A higher proportion of the hypertensive care home population took ACEi / ARBs (correlation coefficient: 0.85, R2 = 0.73, p = 0.031), and calcium channel blockers (correlation coefficient: 0.82, R2 = 0.58, p = 0.048) in later studies than in earlier studies, while the use of β -blockers and diuretics remained unchanged between later and earlier studies.

Number of antihypertensive agents and target blood pressure

Two studies reported details of the number of antihypertensives used [15, 20]. The mean number of antihypertensives was 2.4. Only one study reported on the achievement of target blood pressure [15], with 55% achieving this. This study involved 304 people, almost all male, in a Veteran Affairs hospital.


This review has demonstrated that hypertension is common in people with dementia and is treated in the majority. The prevalence of hypertension in people with dementia remained unchanged between older and more recent studies. Although diuretics were the most frequently prescribed antihypertensive drug, ACE inhibitors, ARBs and calcium channel blockers were prescribed more frequently in more recent studies. There was no change in the prescription of diuretics or β-blockers over this 13 year period. Only one study reported on achievement of target blood pressure, with just over half of individuals achieving this.

The studies reviewed included several large database studies, and so are likely to be representative of ordinary practice. However, they were carried out almost entirely within North America and Europe, and so the findings may not apply to countries with other health systems and prescribing habits such as in Asia or non-English speaking countries. Two of the studies reported whether participants had ever been on an antihypertensive drug rather than their current treatment. The inclusion of these data in the synthesis will have had the effect of increasing the apparent proportion on each antihypertensive class.

We are unaware of any previous systematic review looking at the treatment of hypertension in people with dementia. Similarly we are unaware of any specific guidance for the treatment of hypertension in people with dementia with which to compare these findings. Over the study period the JNC, along with others, issued a number of reports (V-VII) with changes in the generic guidance for the treatment of hypertension in older people. The rise over time in the use of ACE inhibitors / ARBs and calcium channel blockers is likely to reflect these changes in guidance. The fact that prevalence of hypertension did not change over time, despite lower blood pressure thresholds for diagnosis over time, raises the possibility that the true prevalence would have fallen over time had current, stricter, criteria for diagnosis being used throughout. It is not possible to comment from our findings whether this was the case, since several studies reported hypertension dichotomously as either present or absent using diagnostic criteria of the time, rather than presenting raw blood pressure data that we could re-analyse.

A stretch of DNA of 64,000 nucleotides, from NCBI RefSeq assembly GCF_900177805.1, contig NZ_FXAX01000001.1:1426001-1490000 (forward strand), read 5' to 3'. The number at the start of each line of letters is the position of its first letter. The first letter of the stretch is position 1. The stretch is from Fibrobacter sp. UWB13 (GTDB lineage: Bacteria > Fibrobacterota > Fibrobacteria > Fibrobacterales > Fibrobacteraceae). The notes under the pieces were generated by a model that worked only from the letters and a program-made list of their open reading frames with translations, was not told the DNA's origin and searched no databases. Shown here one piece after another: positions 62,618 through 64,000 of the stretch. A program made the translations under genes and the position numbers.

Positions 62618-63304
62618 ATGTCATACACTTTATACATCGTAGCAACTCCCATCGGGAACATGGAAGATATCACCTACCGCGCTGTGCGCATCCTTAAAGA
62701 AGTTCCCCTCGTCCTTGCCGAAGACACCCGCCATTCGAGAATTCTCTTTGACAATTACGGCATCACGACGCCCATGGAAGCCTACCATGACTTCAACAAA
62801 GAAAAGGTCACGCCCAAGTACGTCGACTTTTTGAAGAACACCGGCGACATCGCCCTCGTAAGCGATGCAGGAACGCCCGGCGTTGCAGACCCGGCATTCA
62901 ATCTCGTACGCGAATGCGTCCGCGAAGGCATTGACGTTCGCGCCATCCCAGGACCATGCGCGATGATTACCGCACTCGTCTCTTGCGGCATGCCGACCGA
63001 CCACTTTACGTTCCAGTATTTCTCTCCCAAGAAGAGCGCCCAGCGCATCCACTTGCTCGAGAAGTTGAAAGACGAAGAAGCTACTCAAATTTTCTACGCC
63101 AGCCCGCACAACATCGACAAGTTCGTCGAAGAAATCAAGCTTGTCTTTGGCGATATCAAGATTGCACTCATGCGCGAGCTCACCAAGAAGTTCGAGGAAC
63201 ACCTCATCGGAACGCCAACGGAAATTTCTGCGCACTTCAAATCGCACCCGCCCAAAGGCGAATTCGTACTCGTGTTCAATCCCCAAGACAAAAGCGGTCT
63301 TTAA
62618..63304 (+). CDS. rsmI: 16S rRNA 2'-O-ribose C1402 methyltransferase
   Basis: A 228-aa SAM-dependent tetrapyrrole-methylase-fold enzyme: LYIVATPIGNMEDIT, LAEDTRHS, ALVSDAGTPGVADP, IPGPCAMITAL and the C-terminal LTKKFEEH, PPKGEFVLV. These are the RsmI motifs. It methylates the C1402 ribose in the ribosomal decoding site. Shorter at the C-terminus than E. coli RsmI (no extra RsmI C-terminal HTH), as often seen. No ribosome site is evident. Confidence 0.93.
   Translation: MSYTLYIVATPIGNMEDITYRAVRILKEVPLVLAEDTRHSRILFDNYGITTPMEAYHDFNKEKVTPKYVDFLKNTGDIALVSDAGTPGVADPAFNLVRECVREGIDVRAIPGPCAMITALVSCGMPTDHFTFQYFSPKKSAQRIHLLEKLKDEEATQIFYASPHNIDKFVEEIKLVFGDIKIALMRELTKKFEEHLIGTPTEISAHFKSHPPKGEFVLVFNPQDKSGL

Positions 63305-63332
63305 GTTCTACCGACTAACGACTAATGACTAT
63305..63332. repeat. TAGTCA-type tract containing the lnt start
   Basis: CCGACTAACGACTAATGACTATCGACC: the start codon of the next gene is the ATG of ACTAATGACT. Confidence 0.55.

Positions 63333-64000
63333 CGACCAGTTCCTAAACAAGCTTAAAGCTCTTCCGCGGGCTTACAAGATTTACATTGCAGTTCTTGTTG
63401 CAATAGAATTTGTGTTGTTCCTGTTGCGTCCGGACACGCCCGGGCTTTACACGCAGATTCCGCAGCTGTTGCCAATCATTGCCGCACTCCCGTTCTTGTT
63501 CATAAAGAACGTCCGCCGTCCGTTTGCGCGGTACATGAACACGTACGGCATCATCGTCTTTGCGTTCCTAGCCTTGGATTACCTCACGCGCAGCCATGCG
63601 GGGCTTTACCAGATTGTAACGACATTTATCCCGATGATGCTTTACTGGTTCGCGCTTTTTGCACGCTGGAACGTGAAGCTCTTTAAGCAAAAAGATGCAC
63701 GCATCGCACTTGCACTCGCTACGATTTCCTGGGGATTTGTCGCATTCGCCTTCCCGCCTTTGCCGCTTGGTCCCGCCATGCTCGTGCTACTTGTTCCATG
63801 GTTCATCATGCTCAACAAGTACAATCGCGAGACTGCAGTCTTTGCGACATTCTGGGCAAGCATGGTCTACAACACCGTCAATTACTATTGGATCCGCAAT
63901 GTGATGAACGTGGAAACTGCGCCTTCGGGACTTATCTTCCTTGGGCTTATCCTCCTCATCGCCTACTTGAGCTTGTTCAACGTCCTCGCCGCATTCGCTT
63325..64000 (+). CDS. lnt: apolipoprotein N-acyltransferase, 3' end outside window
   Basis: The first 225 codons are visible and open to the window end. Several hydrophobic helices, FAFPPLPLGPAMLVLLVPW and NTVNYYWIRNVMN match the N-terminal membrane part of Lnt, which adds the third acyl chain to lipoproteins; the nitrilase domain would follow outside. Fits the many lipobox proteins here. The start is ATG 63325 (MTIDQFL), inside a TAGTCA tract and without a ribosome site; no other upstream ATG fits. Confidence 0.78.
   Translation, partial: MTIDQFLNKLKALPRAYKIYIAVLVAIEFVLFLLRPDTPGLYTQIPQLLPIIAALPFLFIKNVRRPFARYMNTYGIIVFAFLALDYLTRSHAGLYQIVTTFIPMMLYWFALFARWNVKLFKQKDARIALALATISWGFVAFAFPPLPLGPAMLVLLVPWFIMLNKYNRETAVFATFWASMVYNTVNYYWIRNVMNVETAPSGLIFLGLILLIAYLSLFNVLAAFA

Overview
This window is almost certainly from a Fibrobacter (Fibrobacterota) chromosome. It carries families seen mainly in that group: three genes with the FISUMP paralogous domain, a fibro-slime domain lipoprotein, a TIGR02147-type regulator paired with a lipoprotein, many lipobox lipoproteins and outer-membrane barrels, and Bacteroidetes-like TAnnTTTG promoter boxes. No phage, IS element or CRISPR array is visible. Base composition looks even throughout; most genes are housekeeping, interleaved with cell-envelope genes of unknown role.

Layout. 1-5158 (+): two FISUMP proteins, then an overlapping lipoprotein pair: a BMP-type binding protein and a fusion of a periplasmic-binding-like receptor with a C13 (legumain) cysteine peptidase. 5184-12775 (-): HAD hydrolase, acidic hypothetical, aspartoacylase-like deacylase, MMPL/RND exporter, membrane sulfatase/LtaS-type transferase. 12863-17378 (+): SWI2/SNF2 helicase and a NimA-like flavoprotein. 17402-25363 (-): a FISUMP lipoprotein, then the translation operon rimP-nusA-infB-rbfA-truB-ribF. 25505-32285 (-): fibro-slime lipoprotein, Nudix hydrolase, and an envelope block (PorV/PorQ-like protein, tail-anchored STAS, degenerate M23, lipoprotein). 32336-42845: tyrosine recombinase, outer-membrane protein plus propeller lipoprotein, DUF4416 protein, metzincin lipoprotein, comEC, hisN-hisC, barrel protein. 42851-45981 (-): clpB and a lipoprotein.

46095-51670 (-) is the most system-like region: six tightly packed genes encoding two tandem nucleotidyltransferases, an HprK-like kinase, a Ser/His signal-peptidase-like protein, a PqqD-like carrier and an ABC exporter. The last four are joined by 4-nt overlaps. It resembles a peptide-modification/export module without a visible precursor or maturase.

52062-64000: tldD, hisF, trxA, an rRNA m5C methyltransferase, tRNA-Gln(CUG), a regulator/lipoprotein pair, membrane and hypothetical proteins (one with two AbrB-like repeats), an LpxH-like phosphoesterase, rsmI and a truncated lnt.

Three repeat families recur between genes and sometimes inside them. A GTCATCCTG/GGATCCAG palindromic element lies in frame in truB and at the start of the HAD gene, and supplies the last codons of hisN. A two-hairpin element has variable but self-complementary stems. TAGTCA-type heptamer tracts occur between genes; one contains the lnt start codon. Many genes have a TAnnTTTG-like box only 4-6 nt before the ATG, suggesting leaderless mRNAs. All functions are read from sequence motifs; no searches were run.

This review found no evidence that hypertension in people with dementia was not being treated. Whereas 49%-63% of people in the general US population with hypertension were on treatment [28, 29], this review found that 73% of hypertensive people with dementia were on treatment. Side-effects are recognised to be a potent contributor to non-compliance in antihypertensive therapy [30, 31] and the higher rates of treatment raise the possibility that side effects of antihypertensive therapy in those with dementia may be either unrecognised or unreported, in which case the favourable risk to benefit ratio observed in trials of the non-frail may not apply. In addition with theoretical concerns that, with impaired cerebral auto-regulation, this population are at increased risk of cerebral hypoperfusion [11] high rates of anti-hypertensive use, with the potential to exacerbate this, may not be ideal. Blood pressure falls as part of the natural history of dementia, starting prior to clinically apparent dementia [32] and it is intriguing that while most studies show that only 22-27% of the general hypertensive population achieve target blood pressures [28, 29], 55% reached target blood pressures in the one study which reported on this in people with dementia. A recent study looking at the incidence of frailty in older patients subject to polypharmacy suggested that the use of diuretics was associated with emergent frailty, whilst ACE-inhibitors were not [33]. Thus the gradual shift, over time, to greater prescription of ACE-inhibitors may be desirable. The persistent use of diuretics may not.


This review suggests that people with dementia are not managed differently from patients without dementia – despite their increased risk of adverse events and the decreased likelihood that they will be recognised or reported. The findings presented here will support further work to establish the risk-benefit of antihypertensive treatment in patients with dementia and, if differing ratios are identified, to establish dementia-specific guidelines for management.



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Correspondence to Tomas J Welsh.

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The authors declare that they have no proprietary, financial, professional, or other personal competing interests of any nature or kind.

Authors’ contributions

The literature search was designed and carried out by TJW, and the manuscript was drafted by TJW with contributions from JRG and ALG. The manuscript was critically revised by all three authors. All authors read and approved the final manuscript.

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Welsh, T.J., Gladman, J.R. & Gordon, A.L. The treatment of hypertension in people with dementia: a systematic review of observational studies. BMC Geriatr 14, 19 (2014).